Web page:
This tax windfall owes much to the impact of both price inflation and earnings growth being higher than projected in March. Back then the OBR had suggested that CPI annual inflation would fall to around 3% in the final quarter of 2023 against its latest projection of about 4.5%.

The higher-for-longer combination of inflation, earnings growth and interest rates has brought some significant changes to the OBR’s projections for the economy:

  • The OBR forecast says inflation will not now fall to 2% until the second quarter of 2025, a year later than previously forecast.
  • The outlook for economic growth in the short term has improved, with +0.6% expected for 2023 against a 0.2% contraction in the March forecast. However, the OBR’s growth projections for 2024 and 2025 are both 1.1% lower than their March figures.
  • Ten-year government bond yields at 4.5% are 1.2% higher than the OBR’s March projection. The OBR has now added this figure to its previous projections of government borrowing costs for the entire five-year forecast period. Base rate is now expected to average about 4% in 2027/28, just over 1% above the March projection.
  • Government borrowing is projected to be £84.6 billion in 2024/25 and eventually to drop to just below £50 billion in 2027/28. But total government debt will then amount to £2,947 billion (93.2% of GDP) costing £98.4 billion a year to service.

The OBR says the Chancellor will meet his fiscal goal in 2028/29 by £13 billion (0.4% of GDP), double the amount it projected in March. That margin could prove a challenge to maintain for the next government.

Personal taxation

On personal tax plans, Haydn Rogan says:
“The national insurance reform is good news and necessary. Reducing the headline rates of national insurance is a welcome move and the cuts to the national insurance rates for the self-employed will be particularly welcome for those sole traders who have borne the brunt of many tax rises over recent years.

Again, this makes it even more important for individuals to be making the most of all possible tax reliefs in the meantime, and to be planning ahead to avoid paying unnecessary levies.”

Income tax

The personal allowance will remain at £12,570 for 2024/25 and the higher rate threshold will stay at £50,270, both levels that first took effect in 2021/22. The blind person’s allowance will be increased to £3,070 for 2024/25.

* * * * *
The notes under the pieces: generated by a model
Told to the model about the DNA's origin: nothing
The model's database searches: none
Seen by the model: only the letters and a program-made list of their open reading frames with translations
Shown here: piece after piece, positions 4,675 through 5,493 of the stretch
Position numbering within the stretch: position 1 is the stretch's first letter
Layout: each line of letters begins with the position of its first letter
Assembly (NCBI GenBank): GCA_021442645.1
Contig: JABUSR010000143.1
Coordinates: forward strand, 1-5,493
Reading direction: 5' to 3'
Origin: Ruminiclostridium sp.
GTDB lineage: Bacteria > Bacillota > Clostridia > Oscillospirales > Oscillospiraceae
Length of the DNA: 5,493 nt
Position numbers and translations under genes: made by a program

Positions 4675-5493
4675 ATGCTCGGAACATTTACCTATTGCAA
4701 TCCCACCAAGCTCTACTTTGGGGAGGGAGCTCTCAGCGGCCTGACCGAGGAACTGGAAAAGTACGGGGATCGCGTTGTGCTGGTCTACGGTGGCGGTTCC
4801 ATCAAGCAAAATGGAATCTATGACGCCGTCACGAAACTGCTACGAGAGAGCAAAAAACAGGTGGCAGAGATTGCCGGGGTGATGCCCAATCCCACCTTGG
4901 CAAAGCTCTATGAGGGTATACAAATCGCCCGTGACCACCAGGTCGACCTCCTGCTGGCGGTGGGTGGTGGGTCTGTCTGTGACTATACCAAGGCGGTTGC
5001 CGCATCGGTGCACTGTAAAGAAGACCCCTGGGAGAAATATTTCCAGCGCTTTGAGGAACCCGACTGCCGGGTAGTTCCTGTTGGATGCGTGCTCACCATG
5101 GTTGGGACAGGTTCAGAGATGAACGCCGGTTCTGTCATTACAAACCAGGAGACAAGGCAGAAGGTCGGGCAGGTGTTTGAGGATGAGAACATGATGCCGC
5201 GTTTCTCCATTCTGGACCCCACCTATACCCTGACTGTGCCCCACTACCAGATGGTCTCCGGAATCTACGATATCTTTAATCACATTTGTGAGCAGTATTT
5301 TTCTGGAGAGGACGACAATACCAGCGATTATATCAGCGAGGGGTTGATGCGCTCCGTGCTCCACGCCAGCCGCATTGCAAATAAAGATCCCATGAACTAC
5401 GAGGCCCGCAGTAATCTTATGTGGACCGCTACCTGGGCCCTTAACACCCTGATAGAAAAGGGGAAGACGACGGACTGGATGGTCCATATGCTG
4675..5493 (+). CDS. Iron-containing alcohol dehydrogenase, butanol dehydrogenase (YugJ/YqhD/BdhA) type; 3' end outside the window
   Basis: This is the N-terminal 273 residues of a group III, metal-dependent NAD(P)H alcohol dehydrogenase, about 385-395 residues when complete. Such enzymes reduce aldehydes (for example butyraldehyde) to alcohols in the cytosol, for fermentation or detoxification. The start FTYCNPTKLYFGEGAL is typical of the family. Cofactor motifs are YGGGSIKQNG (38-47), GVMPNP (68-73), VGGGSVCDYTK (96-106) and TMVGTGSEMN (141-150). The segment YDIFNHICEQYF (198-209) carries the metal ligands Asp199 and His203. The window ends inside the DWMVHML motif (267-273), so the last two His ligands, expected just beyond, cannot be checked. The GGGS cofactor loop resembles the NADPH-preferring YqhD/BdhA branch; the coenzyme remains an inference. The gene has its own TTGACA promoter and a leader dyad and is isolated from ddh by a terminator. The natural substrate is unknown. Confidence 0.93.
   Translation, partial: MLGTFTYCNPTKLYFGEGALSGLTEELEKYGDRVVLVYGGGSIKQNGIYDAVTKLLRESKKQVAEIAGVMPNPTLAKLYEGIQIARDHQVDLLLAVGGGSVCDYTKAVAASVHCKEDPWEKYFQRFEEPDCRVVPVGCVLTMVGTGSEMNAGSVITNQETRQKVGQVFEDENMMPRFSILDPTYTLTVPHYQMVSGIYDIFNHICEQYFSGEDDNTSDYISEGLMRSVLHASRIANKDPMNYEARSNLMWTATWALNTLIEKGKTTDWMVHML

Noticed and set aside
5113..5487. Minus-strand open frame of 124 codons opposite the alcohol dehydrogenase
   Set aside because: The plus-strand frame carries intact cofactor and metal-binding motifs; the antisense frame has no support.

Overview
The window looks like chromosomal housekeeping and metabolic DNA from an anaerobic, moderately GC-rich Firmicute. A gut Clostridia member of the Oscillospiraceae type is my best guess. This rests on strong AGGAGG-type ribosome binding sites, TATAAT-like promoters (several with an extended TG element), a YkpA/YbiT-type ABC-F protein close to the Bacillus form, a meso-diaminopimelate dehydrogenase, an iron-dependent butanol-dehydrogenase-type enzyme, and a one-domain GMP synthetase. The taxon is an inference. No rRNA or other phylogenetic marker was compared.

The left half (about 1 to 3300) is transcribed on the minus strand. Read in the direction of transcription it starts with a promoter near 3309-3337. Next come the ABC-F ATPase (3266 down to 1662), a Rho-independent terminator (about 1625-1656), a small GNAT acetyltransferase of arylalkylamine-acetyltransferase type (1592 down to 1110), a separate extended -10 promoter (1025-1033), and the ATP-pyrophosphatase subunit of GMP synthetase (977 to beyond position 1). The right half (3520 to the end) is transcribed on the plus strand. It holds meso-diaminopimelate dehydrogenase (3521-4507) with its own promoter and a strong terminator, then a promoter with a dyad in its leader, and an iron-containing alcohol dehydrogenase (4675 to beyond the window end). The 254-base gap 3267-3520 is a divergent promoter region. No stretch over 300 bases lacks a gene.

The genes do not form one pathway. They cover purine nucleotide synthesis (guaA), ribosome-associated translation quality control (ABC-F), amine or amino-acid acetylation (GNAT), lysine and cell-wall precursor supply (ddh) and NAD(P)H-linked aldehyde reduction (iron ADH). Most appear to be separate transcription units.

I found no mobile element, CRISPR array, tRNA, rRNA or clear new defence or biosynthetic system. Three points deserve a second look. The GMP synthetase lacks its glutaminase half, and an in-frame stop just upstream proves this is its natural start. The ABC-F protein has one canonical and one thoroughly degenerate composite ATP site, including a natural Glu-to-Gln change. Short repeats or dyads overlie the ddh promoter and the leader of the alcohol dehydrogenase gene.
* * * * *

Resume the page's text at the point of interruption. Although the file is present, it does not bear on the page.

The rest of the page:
The 45% additional rate threshold will stay at £125,140. In Scotland, the intermediate, higher and top (additional) rate thresholds for non-savings, non-dividend income will be announced in the Scottish Budget, to be published on 19 December.

Dividend tax

The dividend allowance will be halved to £500 for 2024/25 as already announced.

Income tax for trusts and estates

The standard rate band for trusts will no longer apply in 2024/25, as previously announced and legislated. Instead, trusts with income of £500 or less will have no tax to pay. Where a settlor has created more than one trust, the threshold amount will be £500 divided by the total number of existing trusts, subject to a £100 minimum. If the threshold is exceeded, trust tax rates apply to all income.

There will be no tax for estates where the income does not exceed £500. In such circumstances, estate income paid to beneficiaries will also be free of tax.

National insurance contributions (NICs)

The class 1 primary threshold and class 4 lower profits limit will remain aligned with the personal allowance (£12,570). The upper earnings limit and class 4 upper profits limit will remain aligned with the higher rate threshold at £50,270 through to April 2028. The lower earnings limit (£6,396) and the small profits threshold (£6,725) will remain unchanged in 2024/25.

From 6 January 2024 the class 1 primary (employee) contributions rate on earnings between £12,570 and £50,270 will be cut by 2% to 10%. The 2% rate on earnings above £50,270 will remain unchanged.

From 6 April 2024, class 2 contributions will no longer be required from the self-employed. However, those with profits below £6,725 (unchanged) who wish to retain access to contributory benefits (e.g. state pension) will continue to have the option to make voluntary contributions.

From the same date, the class 4 contribution rate on earnings between £12,570 and £50,270 will be reduced by 1% to 8%. The 2% rate on earnings above the upper limit will be unchanged.

The voluntary class 3 rate will be unchanged at £17.45 a week for 2024/25.

Pay as you earn (PAYE) – self assessment

Individuals with income taxed only through PAYE will no longer be required to file a self assessment return from 2024/25.

Off-payroll working (IR35)

HMRC will be able to reduce the PAYE liability of a deemed employer to account for taxes paid by a worker and their intermediary on payments received where an error has been made in applying the off-payroll working rules.

Company cars and vans

The benefit-in-kind appropriate percentages for all cars will remain unchanged for 2024/25. Car and van fuel benefit charges and the van benefit charge will also remain at 2023/24 levels.

Capital gains tax

The annual exempt amount for individuals and personal representatives will be halved to £3,000 in 2024/25, as previously announced. The annual exempt amount for most trusts will be cut to £1,500 (minimum £300).

Inheritance tax

The nil rate band for 2024/25 will remain at £325,000, which was the level first set in 2009/10. The residence nil rate band (RNRB) will likewise stay at £175,000 and the RNRB taper will continue to apply where the value of the deceased’s estate is greater than £2 million.